Kegged: Shivering Schwarz Cordial

A couple days ago I finally kegged the Shivery Schwarz Cordial.

Before I started I pulled a sample to get the final gravity.


With a final gravity of 1.020 it still had plenty of sweetness left.


If you remember we started out at a 1.064. Finishing at a 1.020 gives an ABV of 5.8%. However that is probably a bit higher because of…


The additional sugar that was fermented from the nearly 10 pounds of cherries are sure to bump the ABV a bit.


They look kinda gross in there, but I can assure you the smell and flavor was really good.

I’ve said this many times, but one of the best things about the conical is how easy it is to keg your beer. Attach a hose, open a valve, and let it go.


After chilling and carbonating I finally got to taste what this beer had really become. While it seems a little thin to me the flavors are exactly where I wanted them. It’s a sweet beer, but you can tell there is a little kick behind it. The cherries gave a little sweetness, but also some tart flavors as well. Finally, the coco nibs gave it hints of deep, dark chocolate.


My goal was to create something similar to Atwater’s Decadent Dark Chocolate, but with cherries added. I think I hit this mark pretty close and with a little tinkering on the next batch can do even better. I think a little aging is going to do even more for it.

With this on tap and finally putting the Debbie Does Amarillo on tap I only have one keg in the kegerator that doesn’t have a home right now. However with the Flirty Flamingo and another batch of cider fermenting that’s going to become a problem again very quickly.

Preparing The Coconuts

With the Flirty Flamingo a few days into fermentation I decided it was time to start preparing the coconuts.

While we were down in Florida last month I brought home quite a few fresh coconuts. After a little experimentation I figured that using the brown ripe ones would be the best plan. Over the course of a few nights they were all shucked and that’s a lot of work…

I think the problem was doing that so far in advance. The coconuts have been shucked for a couple weeks and I had noticed that some began to leak and others began to crack. After I began to drain and crack them open it quickly became clear that all of the coconuts that weren’t fully intact with liquid inside had gone bad. Sadly this was roughly half of the coconuts I had brought back. I though about giving up on this beer and going a different direction.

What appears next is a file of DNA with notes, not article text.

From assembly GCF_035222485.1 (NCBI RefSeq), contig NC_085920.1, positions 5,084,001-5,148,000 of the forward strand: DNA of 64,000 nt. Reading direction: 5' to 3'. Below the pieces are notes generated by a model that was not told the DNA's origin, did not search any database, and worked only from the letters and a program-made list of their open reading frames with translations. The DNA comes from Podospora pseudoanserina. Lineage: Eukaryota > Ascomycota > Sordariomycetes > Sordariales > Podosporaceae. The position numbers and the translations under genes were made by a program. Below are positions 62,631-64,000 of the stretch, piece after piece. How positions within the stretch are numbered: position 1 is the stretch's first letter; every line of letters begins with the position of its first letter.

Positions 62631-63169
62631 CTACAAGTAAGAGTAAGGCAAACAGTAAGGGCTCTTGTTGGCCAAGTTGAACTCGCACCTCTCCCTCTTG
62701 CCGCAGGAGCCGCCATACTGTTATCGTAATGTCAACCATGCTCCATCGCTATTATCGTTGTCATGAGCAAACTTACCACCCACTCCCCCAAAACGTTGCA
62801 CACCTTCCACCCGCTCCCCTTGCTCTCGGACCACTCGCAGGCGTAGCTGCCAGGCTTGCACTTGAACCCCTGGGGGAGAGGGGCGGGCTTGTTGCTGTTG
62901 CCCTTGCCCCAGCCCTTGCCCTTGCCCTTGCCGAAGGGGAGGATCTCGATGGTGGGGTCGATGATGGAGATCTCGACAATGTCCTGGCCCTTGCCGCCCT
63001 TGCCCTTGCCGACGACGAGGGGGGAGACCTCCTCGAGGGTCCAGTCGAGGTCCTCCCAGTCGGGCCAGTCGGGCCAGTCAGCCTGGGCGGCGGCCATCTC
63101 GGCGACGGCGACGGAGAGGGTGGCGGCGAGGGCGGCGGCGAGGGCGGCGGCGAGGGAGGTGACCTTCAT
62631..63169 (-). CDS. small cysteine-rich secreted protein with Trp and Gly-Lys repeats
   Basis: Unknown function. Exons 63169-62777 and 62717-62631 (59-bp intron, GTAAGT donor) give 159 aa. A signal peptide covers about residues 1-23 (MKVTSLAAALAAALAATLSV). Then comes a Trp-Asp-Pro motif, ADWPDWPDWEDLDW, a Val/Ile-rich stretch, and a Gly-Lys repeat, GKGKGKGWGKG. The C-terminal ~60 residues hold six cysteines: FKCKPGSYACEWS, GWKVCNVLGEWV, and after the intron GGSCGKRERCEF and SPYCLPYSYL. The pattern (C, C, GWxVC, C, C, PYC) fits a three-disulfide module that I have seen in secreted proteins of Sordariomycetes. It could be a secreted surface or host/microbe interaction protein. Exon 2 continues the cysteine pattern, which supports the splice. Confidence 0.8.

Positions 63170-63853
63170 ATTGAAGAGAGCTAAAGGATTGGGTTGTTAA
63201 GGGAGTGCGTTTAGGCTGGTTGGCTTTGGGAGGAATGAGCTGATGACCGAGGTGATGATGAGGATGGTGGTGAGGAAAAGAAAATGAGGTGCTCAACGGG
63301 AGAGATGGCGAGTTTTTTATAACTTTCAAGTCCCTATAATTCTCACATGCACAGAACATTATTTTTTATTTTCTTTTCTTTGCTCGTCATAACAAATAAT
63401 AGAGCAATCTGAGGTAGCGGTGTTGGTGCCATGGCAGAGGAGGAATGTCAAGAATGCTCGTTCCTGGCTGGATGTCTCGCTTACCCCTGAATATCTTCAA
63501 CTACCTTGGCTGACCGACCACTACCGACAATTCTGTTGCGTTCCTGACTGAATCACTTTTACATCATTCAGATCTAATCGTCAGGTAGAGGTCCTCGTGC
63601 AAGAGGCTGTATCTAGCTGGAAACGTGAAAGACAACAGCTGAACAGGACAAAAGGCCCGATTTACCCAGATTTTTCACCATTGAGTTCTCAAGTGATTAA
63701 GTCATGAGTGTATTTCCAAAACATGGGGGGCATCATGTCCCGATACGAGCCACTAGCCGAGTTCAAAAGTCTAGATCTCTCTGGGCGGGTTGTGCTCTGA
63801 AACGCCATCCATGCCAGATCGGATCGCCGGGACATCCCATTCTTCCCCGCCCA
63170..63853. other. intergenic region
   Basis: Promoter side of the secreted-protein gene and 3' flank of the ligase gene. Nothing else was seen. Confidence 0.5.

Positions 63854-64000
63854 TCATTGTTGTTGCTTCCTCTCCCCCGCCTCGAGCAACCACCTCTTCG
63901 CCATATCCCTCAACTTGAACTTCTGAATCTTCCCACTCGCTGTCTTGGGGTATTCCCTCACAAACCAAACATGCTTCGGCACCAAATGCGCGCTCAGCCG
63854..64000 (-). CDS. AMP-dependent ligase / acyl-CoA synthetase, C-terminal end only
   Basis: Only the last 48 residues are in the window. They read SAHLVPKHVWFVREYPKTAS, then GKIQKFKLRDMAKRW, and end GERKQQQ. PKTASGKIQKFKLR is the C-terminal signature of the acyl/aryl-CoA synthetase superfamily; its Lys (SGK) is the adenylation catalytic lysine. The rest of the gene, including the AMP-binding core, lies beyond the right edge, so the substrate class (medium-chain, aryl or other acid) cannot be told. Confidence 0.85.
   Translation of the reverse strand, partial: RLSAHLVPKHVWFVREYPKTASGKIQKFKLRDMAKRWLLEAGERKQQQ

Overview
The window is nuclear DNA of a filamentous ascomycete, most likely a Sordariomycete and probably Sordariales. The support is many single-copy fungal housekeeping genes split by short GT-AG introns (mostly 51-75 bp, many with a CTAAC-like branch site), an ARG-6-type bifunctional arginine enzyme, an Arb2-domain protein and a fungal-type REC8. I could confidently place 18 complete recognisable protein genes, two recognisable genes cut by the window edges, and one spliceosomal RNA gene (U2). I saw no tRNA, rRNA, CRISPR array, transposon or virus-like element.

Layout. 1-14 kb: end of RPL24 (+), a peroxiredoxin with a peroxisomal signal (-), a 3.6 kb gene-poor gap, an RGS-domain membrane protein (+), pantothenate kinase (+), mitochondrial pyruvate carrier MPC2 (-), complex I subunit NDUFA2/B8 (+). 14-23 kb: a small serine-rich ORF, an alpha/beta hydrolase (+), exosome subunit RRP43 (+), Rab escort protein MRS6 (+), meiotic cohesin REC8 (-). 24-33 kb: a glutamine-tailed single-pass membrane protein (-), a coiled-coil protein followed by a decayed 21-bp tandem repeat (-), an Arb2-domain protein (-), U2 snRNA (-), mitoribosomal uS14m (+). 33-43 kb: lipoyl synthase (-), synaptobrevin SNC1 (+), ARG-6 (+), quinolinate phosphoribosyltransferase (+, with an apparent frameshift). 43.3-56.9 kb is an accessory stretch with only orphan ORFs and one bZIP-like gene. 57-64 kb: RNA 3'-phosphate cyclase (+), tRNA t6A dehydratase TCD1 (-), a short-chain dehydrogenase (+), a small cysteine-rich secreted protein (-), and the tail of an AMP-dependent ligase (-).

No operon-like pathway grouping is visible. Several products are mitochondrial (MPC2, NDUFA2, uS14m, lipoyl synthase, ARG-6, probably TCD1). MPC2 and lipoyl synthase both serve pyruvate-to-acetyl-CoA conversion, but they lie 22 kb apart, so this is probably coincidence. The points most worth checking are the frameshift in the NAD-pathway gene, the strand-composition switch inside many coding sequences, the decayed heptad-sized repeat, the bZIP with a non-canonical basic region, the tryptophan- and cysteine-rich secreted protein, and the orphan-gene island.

When I finished I still ended up with quite a bit, but not nearly what I was hoping for.


Despite the loss I ended up with 5.5 pounds of usable coconut meat.


After doing some research on how people use coconut in beer I found that I needed to toast the shreds, but I had no shreds, just large pieces. The first method I tried was using the grater, but it was slow and I almost grated my thumb a couple times. I considered the Vitamix, but everything I read online about using a Vitamix with coconut ended in the creation coconut milk. That’s when I pulled out the old, trusty Ninja.


The Ninja worked surprisingly well for the task. The only drawback was not being able to load more than a couple pieces in at a time.


It took a little time, but I was left with two large bowls of coconut chips.


After that I spread the coconut out on cookie sheets and pre-heated the oven to 350 degrees. Many sources said that it would take between 5-10 minutes to toast the coconut. I believe that these people were using dried coconut and therefore had a much shorter time. With my fresh coconut I ended up doing three cycles of 10 minutes, stirring after each timer went off.


As you can see it got toasted quite well. The smell and flavor were amazing. I really can’t wait to add this in to the beer later this week.


I ended up with just over 3 pounds of toasted coconut to add to the Flirty Flamingo. I think that the flavor will be good but, as typical with real coconut flavor, it will be slight. I may soak it in Vodka a little bit to help free up some more flavor and further sanitize before adding it.

In a couple days I’ll check back in with some ideas on how to add it and not make a HUGE mess.

Flirty Flamingo Part 3

Like I said, the last bit of the brew day is a flurry of activity. From the last hop addition to flame out and chilling it seems like it’s constant work.


Staging everything really helps. Having more room than on the cramped front porch helps even more.


After about four hours we are finally at the finish line. The chilled wort is filling up the conical and ready for yeast.


Today’s brew was very uneventful and that’s unusual.  However, I think it is impossible to escape brew day without some sort of issue. Today’s issue showed up right at the end of the day when nothing much could be done about it.

After chilling and taking my reading for the original gravity I came in right around 1.044. That’s low by about 5 points. It wouldn’t be bad if this were going to be a higher octane beer. But this was only supposed to be around 5% to begin with. If it ferments out the same as the previous version I’m looking at around 4.5%. Not horrible, but also not what I was shooting for either.

I’ll have to analyze the day a bit but I think my low boil off rate is probably the culprit. Boil off rate is something I seem to continually struggle with.

It’s not the end of the world. I was planning on making a few “lawn mower” beers anyway.

Now it’s time to relax, have some home brew, and finish enjoying this beautiful day.